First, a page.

Scholarly Commentary .--The explication of the religion clauses by the scholars has followed a restrained sense of their meaning. Story, who thought that ''the right of a society or government to interfere in matters of religion will hardly be contested by any persons, who believe that piety, religion, and morality are intimately connected with the well being of the state, and indispensable to the administration of civil justice,'' 6 looked upon the prohibition simply as an exclusion from the Federal Government of all power to act upon the subject. ''The situation . . . of the different states equally proclaimed the policy, as well as the necessity of such an exclusion. In some of the states, episcopalians constituted the predominant sect; in others presbyterians; in others, congregationalists; in others, quakers; and in others again, there was a close numerical rivalry among contending sects. It was impossible, that there should not arise perpetual strife and perpetual jealousy on the subject of ecclesiastical ascendancy, if the national government were left free to create a religious establishment. The only security was in extirpating the power. But this alone would have been an imperfect security, if it had not been followed up by a declaration of the right of the free exercise of religion, and a prohibition (as we have seen) of all religious tests. Thus, the whole power over the subject of religion is left exclusively to the state governments, to be acted upon according to their own sense of justice, and the state constitutions; and the Catholic and the Protestant, the Calvinist and the Arminian, the Jew and the Infidel, may sit down at the common table of the national councils, without any inquisition into their faith, or mode of worship.'' 7

Herein lies the cultural difference between the United States and many other countries. [ETC: By many, I do not mean every country outside the US, it's meant as a general term because I didn't want to do a listing. But go here: and here: - Examples: IRan, Egypt, China, Japan, Vietnam, North Korea, Sudan and Saudia Arabia. ] Read more... )
shadowkat: (work/reading)
My female writer meme which I attempted with mixed results, has inspired me to try something new in this journal. We'll see if I can keep it up. Once or twice a week, I will attempt to post an essay on female writers and directors - celebrating and highlighting their work, with links to their work and to their history.

Since February is Black History Month in the US, I'm starting with Black Women Writers and Directors. I will most likely concentrate on the one's whose work I am familiar with.

The following three women writers have many things in common besides gender and race. The main one is each has found a way to show the world that we need to learn to see beyond race and gender, that neither define us absolutely. They are a part of who we are, but not a defining factor. And we need to learn to see past them. Women can be firemen and surgeons. They can be gods. Black or white or purple. And should not be placed in cages. But these women find a way to show not tell this. They do not speak from soap boxes or bully pulpits or blogs, but instead through the poetry of stories, visual and written. Pulling the reader or viewer inside their minds, so we can see through their eyes.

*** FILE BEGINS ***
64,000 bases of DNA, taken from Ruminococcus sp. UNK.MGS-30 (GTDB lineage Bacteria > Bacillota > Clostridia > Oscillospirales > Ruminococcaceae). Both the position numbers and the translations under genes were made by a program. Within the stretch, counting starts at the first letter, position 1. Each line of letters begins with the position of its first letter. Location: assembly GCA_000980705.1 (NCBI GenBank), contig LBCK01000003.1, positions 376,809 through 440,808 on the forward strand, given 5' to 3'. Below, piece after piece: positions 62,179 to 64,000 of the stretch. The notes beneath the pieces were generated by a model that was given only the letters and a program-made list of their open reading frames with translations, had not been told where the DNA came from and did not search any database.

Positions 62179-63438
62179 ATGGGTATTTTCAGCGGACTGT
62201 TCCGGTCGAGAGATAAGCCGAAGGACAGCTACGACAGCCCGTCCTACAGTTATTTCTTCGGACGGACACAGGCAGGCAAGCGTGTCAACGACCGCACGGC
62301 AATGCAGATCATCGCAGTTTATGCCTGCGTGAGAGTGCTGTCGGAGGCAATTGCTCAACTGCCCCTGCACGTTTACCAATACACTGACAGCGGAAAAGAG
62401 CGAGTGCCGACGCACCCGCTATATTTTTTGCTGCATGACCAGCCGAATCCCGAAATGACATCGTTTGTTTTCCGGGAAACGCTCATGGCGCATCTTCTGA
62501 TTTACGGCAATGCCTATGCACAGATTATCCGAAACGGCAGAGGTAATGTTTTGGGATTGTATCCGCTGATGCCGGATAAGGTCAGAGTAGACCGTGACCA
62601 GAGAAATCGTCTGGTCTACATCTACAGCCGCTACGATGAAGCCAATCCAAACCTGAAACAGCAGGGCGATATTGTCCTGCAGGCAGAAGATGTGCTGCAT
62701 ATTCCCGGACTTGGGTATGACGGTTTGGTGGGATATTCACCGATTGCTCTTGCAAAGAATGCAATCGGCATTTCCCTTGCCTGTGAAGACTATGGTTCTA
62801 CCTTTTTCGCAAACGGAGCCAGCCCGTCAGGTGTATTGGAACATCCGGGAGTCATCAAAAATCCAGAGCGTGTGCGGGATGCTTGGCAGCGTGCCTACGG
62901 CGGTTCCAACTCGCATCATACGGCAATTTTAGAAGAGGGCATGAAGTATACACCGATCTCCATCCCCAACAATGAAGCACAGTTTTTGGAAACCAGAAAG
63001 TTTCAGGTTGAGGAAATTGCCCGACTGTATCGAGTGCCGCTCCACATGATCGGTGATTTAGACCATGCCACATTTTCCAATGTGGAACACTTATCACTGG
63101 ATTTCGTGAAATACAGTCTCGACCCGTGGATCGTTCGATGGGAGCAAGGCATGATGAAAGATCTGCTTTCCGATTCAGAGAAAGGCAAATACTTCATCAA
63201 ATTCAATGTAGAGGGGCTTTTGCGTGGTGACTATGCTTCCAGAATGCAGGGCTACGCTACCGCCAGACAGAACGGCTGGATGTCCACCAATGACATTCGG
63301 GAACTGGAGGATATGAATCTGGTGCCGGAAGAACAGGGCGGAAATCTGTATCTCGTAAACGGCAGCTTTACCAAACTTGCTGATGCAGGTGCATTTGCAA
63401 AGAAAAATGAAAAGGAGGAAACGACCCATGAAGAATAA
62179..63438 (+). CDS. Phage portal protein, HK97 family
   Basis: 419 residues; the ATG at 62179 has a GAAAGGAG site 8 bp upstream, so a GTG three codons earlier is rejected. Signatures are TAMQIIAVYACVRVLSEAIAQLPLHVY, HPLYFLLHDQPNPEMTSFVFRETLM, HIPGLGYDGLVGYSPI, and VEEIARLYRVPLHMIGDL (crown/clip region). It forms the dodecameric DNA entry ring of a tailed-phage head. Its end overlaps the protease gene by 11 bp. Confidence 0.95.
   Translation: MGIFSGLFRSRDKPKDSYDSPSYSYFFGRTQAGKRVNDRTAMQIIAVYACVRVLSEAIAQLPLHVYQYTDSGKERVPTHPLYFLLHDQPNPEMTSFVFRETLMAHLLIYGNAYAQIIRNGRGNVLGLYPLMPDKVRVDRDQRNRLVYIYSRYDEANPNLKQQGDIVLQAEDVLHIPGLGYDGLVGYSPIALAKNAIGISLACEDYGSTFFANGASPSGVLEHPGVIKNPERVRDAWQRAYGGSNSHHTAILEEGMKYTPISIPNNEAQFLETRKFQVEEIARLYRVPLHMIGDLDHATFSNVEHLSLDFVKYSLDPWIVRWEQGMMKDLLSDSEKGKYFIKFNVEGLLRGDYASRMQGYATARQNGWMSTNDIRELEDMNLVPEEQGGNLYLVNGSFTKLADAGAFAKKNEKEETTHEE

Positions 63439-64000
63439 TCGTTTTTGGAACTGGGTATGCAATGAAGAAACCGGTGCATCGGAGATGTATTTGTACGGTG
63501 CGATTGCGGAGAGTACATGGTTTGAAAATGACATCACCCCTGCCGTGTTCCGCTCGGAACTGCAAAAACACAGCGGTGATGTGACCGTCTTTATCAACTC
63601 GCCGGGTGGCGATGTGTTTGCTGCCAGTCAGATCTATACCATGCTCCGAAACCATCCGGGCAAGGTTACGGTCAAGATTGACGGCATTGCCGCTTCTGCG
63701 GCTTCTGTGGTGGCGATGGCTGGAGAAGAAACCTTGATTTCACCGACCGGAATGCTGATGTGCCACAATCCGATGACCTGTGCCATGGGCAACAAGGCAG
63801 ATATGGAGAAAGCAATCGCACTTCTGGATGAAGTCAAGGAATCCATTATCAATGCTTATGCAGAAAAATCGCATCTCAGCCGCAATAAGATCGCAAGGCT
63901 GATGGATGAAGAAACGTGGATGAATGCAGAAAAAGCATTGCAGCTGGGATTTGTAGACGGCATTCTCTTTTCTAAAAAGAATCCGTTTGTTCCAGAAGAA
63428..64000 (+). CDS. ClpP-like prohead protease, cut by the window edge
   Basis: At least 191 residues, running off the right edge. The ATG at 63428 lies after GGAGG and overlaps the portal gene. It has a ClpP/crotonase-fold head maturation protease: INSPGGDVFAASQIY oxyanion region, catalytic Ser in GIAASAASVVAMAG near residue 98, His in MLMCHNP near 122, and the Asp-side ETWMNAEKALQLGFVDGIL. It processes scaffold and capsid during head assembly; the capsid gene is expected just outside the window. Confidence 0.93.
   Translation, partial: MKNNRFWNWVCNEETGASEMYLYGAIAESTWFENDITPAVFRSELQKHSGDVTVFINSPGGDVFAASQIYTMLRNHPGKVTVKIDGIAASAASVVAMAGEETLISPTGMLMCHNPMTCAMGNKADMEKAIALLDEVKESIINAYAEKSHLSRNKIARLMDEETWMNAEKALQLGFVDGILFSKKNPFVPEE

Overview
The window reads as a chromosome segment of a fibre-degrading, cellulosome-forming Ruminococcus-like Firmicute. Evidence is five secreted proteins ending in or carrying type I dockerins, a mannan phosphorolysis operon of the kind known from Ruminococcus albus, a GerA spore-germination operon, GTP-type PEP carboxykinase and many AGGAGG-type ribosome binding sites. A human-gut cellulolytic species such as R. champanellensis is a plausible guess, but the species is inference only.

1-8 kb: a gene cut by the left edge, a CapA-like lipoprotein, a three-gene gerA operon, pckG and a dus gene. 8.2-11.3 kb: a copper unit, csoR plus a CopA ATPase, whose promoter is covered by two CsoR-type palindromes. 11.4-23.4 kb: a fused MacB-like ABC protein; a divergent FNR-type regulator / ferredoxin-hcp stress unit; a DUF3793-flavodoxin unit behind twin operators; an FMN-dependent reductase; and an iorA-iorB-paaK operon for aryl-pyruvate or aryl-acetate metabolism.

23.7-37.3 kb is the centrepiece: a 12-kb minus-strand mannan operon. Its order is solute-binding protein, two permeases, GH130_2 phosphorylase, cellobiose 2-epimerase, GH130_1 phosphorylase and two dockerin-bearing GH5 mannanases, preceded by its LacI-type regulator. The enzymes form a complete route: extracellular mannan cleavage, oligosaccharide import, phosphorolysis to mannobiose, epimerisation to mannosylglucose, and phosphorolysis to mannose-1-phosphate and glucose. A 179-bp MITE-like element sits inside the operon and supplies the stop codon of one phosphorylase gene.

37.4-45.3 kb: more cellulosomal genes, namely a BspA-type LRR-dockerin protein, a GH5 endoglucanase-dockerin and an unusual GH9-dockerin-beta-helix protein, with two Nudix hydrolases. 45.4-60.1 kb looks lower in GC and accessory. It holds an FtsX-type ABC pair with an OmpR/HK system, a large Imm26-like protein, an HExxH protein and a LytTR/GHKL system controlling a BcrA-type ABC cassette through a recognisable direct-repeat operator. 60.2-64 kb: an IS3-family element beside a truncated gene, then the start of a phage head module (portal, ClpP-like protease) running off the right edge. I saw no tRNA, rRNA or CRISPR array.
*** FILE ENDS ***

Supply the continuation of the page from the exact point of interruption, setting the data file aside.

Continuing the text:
Shondra Rhimes

Shondra Rhimes is known primarily for the creation of Grey's Anatomy - a ground-breaking American medical drama that focused on the lives of female and male surgeons, but has a female centric point of view. It is also amongst the few dramas to feature an interracial cast and a lesbian relationship at its center.

Rhimes is amongst the few black female television show-runners with a hit show that has been in the Neilsen top ten for more than 7 years. And has been nominated for multiple Emmy's including several during the series initial run.

Read more... )

2. Octavia Butler

Octavia Estelle Butler (June 22, 1947 – February 24, 2006) was an American science fiction writer, one of the best-known among the few African-American women in the field. Amongst her works is possibly the best time travel sci-fi novel I've read Kindred or at the very least the most memorable. It is about a woman in the present pulled back into the distant past - due to her connection to a slave-owner.

spoilers for Kindred )

I read Kindred back in 2003 and can't forget it. It stays with you long after you've finished. Each word indelibly imprinted on your consciousness. What's interesting about it - is it discusses an interracial relationship in the 1970s, and in slave times. As well as the wounds of slavery, and how we can never quite get past them. Dana's husband is thrown back with her, and works on the underground rail-road. You see slavery from three points of view. A book that I highly recommend everyone read.

Butler's sci-fi novels include:

The Patternist series - Wild Seed is the first book in this series of novels.